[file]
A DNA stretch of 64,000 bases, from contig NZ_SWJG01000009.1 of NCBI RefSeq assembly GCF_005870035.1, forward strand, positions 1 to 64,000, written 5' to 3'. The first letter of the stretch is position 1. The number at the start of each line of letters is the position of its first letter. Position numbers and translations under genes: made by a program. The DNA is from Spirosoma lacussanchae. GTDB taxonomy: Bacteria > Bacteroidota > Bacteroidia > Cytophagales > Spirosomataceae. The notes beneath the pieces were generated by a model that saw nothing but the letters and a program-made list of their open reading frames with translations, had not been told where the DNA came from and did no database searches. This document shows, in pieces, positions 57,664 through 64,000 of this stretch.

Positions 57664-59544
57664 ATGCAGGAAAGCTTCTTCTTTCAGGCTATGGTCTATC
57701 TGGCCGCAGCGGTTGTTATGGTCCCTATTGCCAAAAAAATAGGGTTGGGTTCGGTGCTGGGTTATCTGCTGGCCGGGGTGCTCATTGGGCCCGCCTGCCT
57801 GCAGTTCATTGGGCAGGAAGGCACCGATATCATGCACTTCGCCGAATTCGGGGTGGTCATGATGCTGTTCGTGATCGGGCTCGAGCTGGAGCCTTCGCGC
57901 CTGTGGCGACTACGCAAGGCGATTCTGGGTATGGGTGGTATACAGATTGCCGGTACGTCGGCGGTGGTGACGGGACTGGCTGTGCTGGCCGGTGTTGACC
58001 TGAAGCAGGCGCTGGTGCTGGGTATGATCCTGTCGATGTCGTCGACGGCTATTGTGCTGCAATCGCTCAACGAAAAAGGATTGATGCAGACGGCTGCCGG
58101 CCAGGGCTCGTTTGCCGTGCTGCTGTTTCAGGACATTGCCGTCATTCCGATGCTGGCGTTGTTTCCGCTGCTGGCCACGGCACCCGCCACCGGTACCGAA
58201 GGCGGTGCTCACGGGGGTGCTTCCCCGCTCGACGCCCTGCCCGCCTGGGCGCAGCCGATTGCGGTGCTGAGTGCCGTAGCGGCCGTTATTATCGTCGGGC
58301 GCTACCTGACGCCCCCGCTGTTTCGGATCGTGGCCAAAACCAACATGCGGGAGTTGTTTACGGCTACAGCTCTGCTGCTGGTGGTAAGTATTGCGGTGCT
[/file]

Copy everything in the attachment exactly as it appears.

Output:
A DNA stretch of 64,000 bases, from contig NZ_SWJG01000009.1 of NCBI RefSeq assembly GCF_005870035.1, forward strand, positions 1 to 64,000, written 5' to 3'. The first letter of the stretch is position 1. The number at the start of each line of letters is the position of its first letter. Position numbers and translations under genes: made by a program. The DNA is from Spirosoma lacussanchae. GTDB taxonomy: Bacteria > Bacteroidota > Bacteroidia > Cytophagales > Spirosomataceae. The notes beneath the pieces were generated by a model that saw nothing but the letters and a program-made list of their open reading frames with translations, had not been told where the DNA came from and did no database searches. This document shows, in pieces, positions 57,664 through 64,000 of this stretch.

Positions 57664-59544
57664 ATGCAGGAAAGCTTCTTCTTTCAGGCTATGGTCTATC
57701 TGGCCGCAGCGGTTGTTATGGTCCCTATTGCCAAAAAAATAGGGTTGGGTTCGGTGCTGGGTTATCTGCTGGCCGGGGTGCTCATTGGGCCCGCCTGCCT
57801 GCAGTTCATTGGGCAGGAAGGCACCGATATCATGCACTTCGCCGAATTCGGGGTGGTCATGATGCTGTTCGTGATCGGGCTCGAGCTGGAGCCTTCGCGC
57901 CTGTGGCGACTACGCAAGGCGATTCTGGGTATGGGTGGTATACAGATTGCCGGTACGTCGGCGGTGGTGACGGGACTGGCTGTGCTGGCCGGTGTTGACC
58001 TGAAGCAGGCGCTGGTGCTGGGTATGATCCTGTCGATGTCGTCGACGGCTATTGTGCTGCAATCGCTCAACGAAAAAGGATTGATGCAGACGGCTGCCGG
58101 CCAGGGCTCGTTTGCCGTGCTGCTGTTTCAGGACATTGCCGTCATTCCGATGCTGGCGTTGTTTCCGCTGCTGGCCACGGCACCCGCCACCGGTACCGAA
58201 GGCGGTGCTCACGGGGGTGCTTCCCCGCTCGACGCCCTGCCCGCCTGGGCGCAGCCGATTGCGGTGCTGAGTGCCGTAGCGGCCGTTATTATCGTCGGGC
58301 GCTACCTGACGCCCCCGCTGTTTCGGATCGTGGCCAAAACCAACATGCGGGAGTTGTTTACGGCTACAGCTCTGCTGCTGGTGGTAAGTATTGCGGTGCT